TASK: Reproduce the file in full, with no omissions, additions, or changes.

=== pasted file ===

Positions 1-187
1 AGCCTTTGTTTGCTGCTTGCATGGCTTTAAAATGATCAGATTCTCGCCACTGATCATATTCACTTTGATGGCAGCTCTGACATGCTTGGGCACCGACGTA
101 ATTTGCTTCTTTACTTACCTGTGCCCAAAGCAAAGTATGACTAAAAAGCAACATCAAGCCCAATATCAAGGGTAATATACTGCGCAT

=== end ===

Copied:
Positions 1-187
1 AGCCTTTGTTTGCTGCTTGCATGGCTTTAAAATGATCAGATTCTCGCCACTGATCATATTCACTTTGATGGCAGCTCTGACATGCTTGGGCACCGACGTA
101 ATTTGCTTCTTTACTTACCTGTGCCCAAAGCAAAGTATGACTAAAAAGCAACATCAAGCCCAATATCAAGGGTAATATACTGCGCAT